Housing Crisis in the Private Rental Sector: Explaining Tenants' Actions and Decisions When Facing Housing Challenges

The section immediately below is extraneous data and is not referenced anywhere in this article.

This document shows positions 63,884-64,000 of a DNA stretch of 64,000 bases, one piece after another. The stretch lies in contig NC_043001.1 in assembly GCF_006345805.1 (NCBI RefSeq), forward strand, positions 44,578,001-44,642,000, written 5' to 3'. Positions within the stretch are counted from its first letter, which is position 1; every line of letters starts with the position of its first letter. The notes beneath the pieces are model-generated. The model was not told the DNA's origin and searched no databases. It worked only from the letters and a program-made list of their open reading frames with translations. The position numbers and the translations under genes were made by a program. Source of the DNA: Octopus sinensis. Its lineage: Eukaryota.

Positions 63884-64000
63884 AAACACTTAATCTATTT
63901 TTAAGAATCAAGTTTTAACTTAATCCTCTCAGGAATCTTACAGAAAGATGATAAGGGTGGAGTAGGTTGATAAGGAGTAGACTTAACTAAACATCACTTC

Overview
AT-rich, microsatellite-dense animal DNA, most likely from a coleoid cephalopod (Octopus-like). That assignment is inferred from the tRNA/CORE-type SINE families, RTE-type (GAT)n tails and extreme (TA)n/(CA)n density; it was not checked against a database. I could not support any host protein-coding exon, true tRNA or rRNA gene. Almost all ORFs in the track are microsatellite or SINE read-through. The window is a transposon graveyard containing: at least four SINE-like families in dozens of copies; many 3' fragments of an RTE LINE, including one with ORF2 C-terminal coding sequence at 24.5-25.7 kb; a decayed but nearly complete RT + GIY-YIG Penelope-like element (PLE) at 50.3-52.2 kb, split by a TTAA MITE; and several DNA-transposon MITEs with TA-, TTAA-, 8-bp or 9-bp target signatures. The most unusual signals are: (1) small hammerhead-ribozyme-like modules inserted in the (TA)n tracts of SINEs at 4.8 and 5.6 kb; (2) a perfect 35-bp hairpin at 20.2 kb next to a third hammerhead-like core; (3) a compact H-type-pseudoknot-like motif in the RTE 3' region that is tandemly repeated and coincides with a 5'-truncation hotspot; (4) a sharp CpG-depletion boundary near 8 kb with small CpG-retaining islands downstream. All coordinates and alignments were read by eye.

Low-income residents in the City of Los Angeles are currently struggling with steep rent increases. In addition, their lack of resources and the complexity of landlord-tenant regulations in the city have been obstacles when navigating their housing concerns, and for some, could lead to homelessness or living in intractable poverty. This study sought to: a) understand how low-income tenants in the city of Los Angeles perceive threats to their housing conditions, and b) explore various factors to distinguish individual protective actions they take when faced with such threats. The study adapted the protective action decision model (PADM) as the theoretical framework for the analysis of tenants’ decision-making about their housing concerns. PADM considers environmental cues, social cues, information sources, and individual characteristics as predictors of individuals’ protective actions. In addition, the study considers the types of resources and strategies advocacy organizations (AOs) and Public Interest Law Organizations (PILOs) utilize, which allowed the study to explore factors that might play into the tenants’ decision-making process when they use AOs and PILOs’ resources and strategies to address their housing issues. The study used qualitative data from semi-structured interviews with tenants, staff from AOs and PILOs, and landlords as well as observational and archival data. Results of the study evaluated the adaptability of the PADM theory in the context of landlord-tenant relationships and provided insights into tenants’ perceptions about their housing issues in the private rental sector.